Therefore, a need has arisen for a method and system that permit making porosity measurements and evaluations of composite materials, which corrects the problems identified above, including the problems of needing water or similar couplant or access to both sides of the composite material.
Moreover, there is the need for a method and system that permit making porosity measurements and evaluations of composite materials without the need to modulate a pulsed laser beam or other similar problems such as those existing with the '166 Patent.
The present invention provides a method and system for ultrasonically measuring the porosity in a composite material by accessing only one side of the composite material that substantially eliminates or reduces disadvantages and problems associated with previously developed ultrasonic systems and methods.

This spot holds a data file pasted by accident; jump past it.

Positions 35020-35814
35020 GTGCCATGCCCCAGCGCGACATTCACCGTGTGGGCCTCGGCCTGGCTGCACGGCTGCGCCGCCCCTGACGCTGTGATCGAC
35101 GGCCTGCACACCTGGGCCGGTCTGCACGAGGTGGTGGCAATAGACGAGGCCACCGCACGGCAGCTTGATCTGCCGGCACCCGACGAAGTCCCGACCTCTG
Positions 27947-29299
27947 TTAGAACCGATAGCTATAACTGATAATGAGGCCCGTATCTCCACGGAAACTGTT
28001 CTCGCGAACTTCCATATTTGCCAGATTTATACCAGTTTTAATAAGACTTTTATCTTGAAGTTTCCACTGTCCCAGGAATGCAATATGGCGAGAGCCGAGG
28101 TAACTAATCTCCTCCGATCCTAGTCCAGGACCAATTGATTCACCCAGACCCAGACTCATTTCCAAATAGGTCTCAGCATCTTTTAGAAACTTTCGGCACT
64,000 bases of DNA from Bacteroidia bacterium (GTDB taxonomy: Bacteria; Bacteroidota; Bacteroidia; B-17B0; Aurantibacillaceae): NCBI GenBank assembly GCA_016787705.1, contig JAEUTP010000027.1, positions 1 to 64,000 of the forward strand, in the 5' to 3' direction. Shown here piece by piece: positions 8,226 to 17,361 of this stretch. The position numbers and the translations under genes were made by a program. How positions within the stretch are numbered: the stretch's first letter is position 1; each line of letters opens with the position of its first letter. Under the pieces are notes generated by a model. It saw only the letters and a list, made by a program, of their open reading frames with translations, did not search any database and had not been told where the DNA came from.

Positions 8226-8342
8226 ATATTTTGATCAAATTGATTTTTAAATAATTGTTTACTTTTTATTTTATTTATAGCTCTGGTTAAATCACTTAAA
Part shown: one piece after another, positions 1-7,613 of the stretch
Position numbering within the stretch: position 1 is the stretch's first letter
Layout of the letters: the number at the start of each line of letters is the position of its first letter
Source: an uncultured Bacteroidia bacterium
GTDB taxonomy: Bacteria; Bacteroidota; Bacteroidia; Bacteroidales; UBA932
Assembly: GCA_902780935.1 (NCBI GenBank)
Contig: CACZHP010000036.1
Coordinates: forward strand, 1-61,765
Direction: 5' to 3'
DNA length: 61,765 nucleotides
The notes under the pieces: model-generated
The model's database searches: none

The present invention provides a method and system to measure porosity in composite material by ultrasonic techniques, such as laser ultrasound, which method only requires access to one side of the composite material. The method and system evaluate ultrasonic attenuation that correlates with porosity, by comparing the amplitude of the sample material back-wall echo to the amplitude of the back-wall echo of a reference sample. The method and system further involves normalizing the signal amplitude according to a reference echo (for laser-ultrasound, the surface echo) to eliminate amplitude variations caused by phenomena not related to porosity.